Monday, February 4, 2008

(Portion) Size Matters

Did you know?
  • Serving chips in a big bowl makes you eat more.
  • Serving dinner on big plates make you eat more.
  • Pouring a drink into a wide, short glass makes you drink more.
  • (And you never really notice the difference!)
Brian Wansink, head researcher at the Cornell Food Lab and author of “Mindless Eating,” has done extensive research on these and other eating dilemmas. He calls it “portion distortion.” Basically, because the serving bowl, plate, or cup is so large, it distorts your perception of how much you are actually consuming. Using many inventive study designs, such as serving soup in endlessly refilling bowls and serving week-old popcorn in big buckets, Dr. Wansink has shown that the size and display of the food influences how much is eaten.
Your Plate is Bigger than Your Stomach, NYT, 05.02.07
5 Tips from Mindless Eating. NYT 05.02.07
Reader suggestion for small plates from Ikea. NYT, 05.02.07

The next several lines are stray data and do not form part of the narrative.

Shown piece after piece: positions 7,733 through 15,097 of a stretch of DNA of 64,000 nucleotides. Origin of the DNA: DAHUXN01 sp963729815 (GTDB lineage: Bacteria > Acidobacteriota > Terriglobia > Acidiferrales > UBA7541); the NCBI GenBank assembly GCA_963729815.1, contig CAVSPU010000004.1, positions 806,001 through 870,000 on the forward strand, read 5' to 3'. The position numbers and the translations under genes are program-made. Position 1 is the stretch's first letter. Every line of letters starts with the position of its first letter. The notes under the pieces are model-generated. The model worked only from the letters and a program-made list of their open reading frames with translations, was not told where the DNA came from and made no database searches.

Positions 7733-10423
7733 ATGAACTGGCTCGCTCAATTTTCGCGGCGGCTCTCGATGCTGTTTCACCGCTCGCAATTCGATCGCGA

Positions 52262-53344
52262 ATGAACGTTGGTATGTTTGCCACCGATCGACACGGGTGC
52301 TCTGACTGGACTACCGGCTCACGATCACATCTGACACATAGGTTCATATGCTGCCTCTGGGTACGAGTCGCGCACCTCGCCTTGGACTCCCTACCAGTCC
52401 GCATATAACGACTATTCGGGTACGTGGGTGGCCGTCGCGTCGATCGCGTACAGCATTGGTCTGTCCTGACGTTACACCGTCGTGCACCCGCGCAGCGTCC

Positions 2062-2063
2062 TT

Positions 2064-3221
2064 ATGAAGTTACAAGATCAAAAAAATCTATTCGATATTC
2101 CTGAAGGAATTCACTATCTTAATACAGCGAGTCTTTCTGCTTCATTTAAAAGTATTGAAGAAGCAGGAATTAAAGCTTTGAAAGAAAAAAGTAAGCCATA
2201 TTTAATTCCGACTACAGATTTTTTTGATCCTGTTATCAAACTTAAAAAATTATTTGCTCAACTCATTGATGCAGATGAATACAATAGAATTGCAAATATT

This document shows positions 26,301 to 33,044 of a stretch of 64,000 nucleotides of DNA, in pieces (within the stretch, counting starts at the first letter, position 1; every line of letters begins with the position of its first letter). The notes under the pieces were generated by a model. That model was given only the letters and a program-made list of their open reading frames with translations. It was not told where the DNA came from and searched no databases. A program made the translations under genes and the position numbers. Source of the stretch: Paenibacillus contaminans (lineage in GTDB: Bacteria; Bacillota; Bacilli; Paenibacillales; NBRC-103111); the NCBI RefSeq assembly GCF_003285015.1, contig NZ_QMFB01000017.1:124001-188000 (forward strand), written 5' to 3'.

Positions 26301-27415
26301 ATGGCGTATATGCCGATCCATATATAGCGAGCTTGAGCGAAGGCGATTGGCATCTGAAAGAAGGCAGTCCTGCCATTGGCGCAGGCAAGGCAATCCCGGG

I first read this study last year and the first thing I did was to measure my dinner plates. I have old Syracuse china plates that I love because of the old-fashioned design and their sturdiness. My dinner plates have two sizes: 8” and 9” and they are plenty big. I was astounded. The only 12” plates I have, I use as serving platters. Whenever I think of buying new plates, I check the size. You'd be surprised; most new plates are of the 12" or larger variety.

We also happen to have a 1960s teak dining room table. It is long and skinny and, although it's pretty beat up at this point, we like it because it just fits the d├ęcor of our house. (This table can fit 8-10 people in a pinch, so it’s not exactly small.) But I also think the table's relatively small size dictates that we have smaller, skinner chairs and that the small plates we have fit just right. The whole system, maybe, contributes to us eating more moderate potions. Just like the "The Not So Big House" philosophy by Sarah Susanka, think about the "Not So Big Table" for your family dinner.

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